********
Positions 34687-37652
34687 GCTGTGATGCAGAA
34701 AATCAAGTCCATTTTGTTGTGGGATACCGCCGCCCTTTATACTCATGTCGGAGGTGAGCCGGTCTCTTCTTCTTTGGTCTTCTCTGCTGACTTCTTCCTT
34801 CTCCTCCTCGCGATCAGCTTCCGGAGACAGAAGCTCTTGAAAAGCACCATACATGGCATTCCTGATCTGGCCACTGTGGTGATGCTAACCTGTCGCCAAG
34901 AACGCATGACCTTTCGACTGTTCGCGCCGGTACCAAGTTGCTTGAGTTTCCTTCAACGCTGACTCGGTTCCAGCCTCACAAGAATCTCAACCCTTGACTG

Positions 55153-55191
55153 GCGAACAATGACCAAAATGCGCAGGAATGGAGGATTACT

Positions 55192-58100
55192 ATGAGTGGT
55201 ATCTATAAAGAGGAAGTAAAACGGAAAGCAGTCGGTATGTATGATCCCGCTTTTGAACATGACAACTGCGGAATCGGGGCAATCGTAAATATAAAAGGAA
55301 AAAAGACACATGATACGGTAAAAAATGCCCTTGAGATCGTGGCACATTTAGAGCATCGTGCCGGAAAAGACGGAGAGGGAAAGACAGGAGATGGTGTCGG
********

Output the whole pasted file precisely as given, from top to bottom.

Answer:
Positions 34687-37652
34687 GCTGTGATGCAGAA
34701 AATCAAGTCCATTTTGTTGTGGGATACCGCCGCCCTTTATACTCATGTCGGAGGTGAGCCGGTCTCTTCTTCTTTGGTCTTCTCTGCTGACTTCTTCCTT
34801 CTCCTCCTCGCGATCAGCTTCCGGAGACAGAAGCTCTTGAAAAGCACCATACATGGCATTCCTGATCTGGCCACTGTGGTGATGCTAACCTGTCGCCAAG
34901 AACGCATGACCTTTCGACTGTTCGCGCCGGTACCAAGTTGCTTGAGTTTCCTTCAACGCTGACTCGGTTCCAGCCTCACAAGAATCTCAACCCTTGACTG

Positions 55153-55191
55153 GCGAACAATGACCAAAATGCGCAGGAATGGAGGATTACT

Positions 55192-58100
55192 ATGAGTGGT
55201 ATCTATAAAGAGGAAGTAAAACGGAAAGCAGTCGGTATGTATGATCCCGCTTTTGAACATGACAACTGCGGAATCGGGGCAATCGTAAATATAAAAGGAA
55301 AAAAGACACATGATACGGTAAAAAATGCCCTTGAGATCGTGGCACATTTAGAGCATCGTGCCGGAAAAGACGGAGAGGGAAAGACAGGAGATGGTGTCGG